Monday, April 20, 2015


Photo Description: Line drawing of a sneaker with the laces untied.



Words. Sneaky, sneaky words.

When I wrote the blog announcing that Joe and I had decided to get married, I did so with some trepidation. I know that some people reading this blog read it primarily for the disability aspect of my writing and that they are not so comfortable with the gay aspects of the blog. I remember back in the second year of my writing this that someone threatened to organize a boycott of my blog unless I agreed to write about any aspect of my life, or of disability, with exception of the 'gay stuff.' Well, I'm glad to say, that the boycott went nowhere and the support of my blog readers remained strong.

I'm finding an interesting phenomenon though, with words and with how people use words when they write to me, or speak to either Joe or me, about our upcoming nuptials. The use of the word 'gay' as a qualifier when talking to me about the wedding is a relative constant. Let me say it clearly, we aren't having a 'gay wedding' we are getting married. And we are getting married at a wedding. That we are gay is irrelevant to what the ceremony is and what the ceremony means. Using a term like 'gay wedding' or 'gay marriage' may sound to you like acceptance but to me it just sounds like prejudice wearing sneakers.

"I hear you and Joe are going to have a gay wedding!"

This sounds, and I think it intends to mean what it sounds like, as if we are having a different kind of ceremony with a different kind of result. It's not like a straight wedding which leads to a real marriage.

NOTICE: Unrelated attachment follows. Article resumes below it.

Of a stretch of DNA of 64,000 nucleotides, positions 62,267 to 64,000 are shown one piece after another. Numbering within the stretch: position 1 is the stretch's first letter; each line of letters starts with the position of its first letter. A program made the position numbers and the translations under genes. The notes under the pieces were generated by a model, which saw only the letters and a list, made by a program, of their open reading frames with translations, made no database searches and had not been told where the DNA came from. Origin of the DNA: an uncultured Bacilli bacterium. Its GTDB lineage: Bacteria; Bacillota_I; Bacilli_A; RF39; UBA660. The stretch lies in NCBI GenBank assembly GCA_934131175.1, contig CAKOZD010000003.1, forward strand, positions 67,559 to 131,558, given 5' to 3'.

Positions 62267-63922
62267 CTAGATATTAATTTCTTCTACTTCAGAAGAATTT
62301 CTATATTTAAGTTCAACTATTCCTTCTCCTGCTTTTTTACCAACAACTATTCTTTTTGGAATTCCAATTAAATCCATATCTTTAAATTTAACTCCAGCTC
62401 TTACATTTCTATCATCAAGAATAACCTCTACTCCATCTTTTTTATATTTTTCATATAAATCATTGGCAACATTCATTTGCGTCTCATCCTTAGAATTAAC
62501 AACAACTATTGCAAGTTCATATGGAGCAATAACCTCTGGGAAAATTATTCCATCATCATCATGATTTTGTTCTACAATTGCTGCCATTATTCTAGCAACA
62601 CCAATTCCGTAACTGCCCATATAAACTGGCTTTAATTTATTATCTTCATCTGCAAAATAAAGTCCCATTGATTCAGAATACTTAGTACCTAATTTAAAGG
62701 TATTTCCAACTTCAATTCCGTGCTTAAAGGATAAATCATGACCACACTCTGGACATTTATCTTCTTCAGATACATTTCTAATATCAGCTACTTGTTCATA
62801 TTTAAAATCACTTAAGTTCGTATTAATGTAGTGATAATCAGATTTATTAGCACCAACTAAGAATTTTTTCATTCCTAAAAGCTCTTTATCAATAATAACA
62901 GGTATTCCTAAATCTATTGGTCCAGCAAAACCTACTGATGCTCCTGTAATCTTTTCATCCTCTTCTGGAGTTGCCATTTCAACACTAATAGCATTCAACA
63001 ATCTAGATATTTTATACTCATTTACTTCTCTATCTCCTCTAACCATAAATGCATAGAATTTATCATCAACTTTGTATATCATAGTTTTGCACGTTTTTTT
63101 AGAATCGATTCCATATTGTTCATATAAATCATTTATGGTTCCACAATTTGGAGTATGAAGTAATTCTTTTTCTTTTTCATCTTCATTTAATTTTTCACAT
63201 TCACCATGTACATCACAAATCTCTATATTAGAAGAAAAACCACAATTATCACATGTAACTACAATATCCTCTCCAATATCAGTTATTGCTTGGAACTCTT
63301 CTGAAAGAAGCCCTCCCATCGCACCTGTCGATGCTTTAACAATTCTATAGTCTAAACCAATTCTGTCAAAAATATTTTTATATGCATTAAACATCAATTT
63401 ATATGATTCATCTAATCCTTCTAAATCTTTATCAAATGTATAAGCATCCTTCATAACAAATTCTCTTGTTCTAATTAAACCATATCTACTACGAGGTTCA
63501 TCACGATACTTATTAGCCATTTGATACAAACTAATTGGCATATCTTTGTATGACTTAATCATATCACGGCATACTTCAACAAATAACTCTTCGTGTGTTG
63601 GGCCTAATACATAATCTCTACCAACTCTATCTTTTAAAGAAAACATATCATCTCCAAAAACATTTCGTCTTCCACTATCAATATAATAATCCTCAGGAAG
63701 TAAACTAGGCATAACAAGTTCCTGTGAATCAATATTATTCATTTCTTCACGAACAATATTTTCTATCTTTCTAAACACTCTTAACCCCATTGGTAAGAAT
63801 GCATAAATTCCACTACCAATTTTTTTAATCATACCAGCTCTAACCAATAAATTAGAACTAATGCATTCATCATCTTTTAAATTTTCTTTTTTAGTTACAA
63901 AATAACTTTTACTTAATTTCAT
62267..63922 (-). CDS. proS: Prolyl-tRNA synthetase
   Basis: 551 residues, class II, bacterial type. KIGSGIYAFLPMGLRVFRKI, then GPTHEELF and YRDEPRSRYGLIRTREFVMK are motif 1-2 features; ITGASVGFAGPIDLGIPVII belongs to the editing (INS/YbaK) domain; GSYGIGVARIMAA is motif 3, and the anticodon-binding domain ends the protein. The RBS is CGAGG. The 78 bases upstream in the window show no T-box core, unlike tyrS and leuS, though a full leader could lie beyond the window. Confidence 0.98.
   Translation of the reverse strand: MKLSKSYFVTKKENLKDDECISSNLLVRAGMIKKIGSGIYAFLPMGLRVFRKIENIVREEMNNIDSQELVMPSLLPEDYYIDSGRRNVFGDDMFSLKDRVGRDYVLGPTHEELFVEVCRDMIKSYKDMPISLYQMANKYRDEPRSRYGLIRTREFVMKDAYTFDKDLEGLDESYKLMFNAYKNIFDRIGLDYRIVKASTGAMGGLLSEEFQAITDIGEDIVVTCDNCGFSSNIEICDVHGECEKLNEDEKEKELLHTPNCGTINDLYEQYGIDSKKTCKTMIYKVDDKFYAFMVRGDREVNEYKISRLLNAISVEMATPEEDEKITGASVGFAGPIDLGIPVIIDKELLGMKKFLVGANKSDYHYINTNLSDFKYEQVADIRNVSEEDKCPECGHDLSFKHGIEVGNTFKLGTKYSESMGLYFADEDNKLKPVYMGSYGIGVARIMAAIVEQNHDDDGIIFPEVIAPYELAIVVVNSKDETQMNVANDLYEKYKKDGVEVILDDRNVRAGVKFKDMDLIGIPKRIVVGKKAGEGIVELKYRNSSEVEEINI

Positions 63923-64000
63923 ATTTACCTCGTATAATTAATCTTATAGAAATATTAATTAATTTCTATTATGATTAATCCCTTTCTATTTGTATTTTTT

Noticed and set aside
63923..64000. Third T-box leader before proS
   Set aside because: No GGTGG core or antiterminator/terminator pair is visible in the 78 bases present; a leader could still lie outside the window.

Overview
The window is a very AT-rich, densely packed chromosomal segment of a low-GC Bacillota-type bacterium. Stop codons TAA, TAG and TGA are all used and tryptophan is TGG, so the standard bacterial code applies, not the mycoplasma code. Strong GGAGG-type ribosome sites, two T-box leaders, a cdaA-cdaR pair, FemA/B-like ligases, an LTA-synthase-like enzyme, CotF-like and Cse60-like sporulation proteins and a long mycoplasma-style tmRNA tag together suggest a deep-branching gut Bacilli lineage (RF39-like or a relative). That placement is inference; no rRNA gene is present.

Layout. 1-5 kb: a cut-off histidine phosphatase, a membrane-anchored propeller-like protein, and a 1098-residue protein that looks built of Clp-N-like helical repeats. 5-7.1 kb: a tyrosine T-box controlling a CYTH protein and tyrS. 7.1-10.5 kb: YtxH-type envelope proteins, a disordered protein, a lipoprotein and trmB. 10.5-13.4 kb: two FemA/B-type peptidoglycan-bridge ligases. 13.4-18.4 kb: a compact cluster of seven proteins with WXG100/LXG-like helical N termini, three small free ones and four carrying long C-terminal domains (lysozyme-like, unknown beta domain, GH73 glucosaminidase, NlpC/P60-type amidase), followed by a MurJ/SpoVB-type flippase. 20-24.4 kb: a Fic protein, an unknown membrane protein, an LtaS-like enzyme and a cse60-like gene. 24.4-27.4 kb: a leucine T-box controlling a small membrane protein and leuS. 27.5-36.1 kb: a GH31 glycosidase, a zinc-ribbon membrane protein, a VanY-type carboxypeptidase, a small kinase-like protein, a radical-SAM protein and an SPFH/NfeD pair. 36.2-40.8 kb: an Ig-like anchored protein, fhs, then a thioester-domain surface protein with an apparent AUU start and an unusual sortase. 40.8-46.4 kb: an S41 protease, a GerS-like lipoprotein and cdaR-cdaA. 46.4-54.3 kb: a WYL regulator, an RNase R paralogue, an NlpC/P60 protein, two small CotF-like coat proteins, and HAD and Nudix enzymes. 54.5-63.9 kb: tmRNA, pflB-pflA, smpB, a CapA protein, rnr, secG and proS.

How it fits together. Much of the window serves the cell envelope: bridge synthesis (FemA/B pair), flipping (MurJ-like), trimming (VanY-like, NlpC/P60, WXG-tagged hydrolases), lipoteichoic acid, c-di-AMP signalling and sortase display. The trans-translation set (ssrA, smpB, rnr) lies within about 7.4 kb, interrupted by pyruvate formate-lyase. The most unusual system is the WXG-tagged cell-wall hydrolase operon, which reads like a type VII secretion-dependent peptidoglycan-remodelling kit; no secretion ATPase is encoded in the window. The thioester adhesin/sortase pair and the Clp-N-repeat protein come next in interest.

Joe and I have lived together for 46 years. Our relationship is imperfect, which makes it both fun and a struggle at the same time, and we are still working to get things right. We can still be difficult with each other. While we aren't shouters (any more) we can certainly be creative in the ways that we can communicate disagreement and displeasure. It's just a normal relationship between two people. It's not a 'gay relationship.'

So please.





Our lives or our relationship.

Words can communicate so many things. And let me just say that sneaky bigotry is still bigotry. Sneaky prejudice is still prejudice and we notice.

We. Notice.

Sunday, April 19, 2015

Sigmond Freud To The Customer Service Desk Please!

I thought it was a battle to which the winner would be proclaimed 'the most polite.' That's what it seemed to be when the door opened. Some hapless fellow got there first and, noticing us coming, stood holding the door. We got there at the same time. Me in my wheelchair, her in her industrial strength running shoes. As we got there at the same time, I said, "Go ahead."

And then it started.

"No you go ahead."

"No you go ahead."

As we continued the emphasis began to change:

"No YOU go ahead."

"NO you Go ahead."

The poor guy at the door is looking helpless, he didn't know or how to intervene and get the two of us through the door.

I know I was being stubborn but I offered first. I like to be in a position where I can defer to another's needs. And besides that I OFFERED FIRST.

Finally, I go for a joke, "You know, I'm comfortably seated, this can go on for awhile."

Then she said, "But you have to go first, I'm supposed to help people like you. It's what's right."

I'm guessing she didn't mean 'morally right' but 'culturally right.' It's right in our culture for the non-disabled person to be the person that helps someone with a disability. It can't be right for a disabled person to be in the helping role - that would upset the apple cart and society would crumble into the abyss of equality. Who wants what that shit would bring?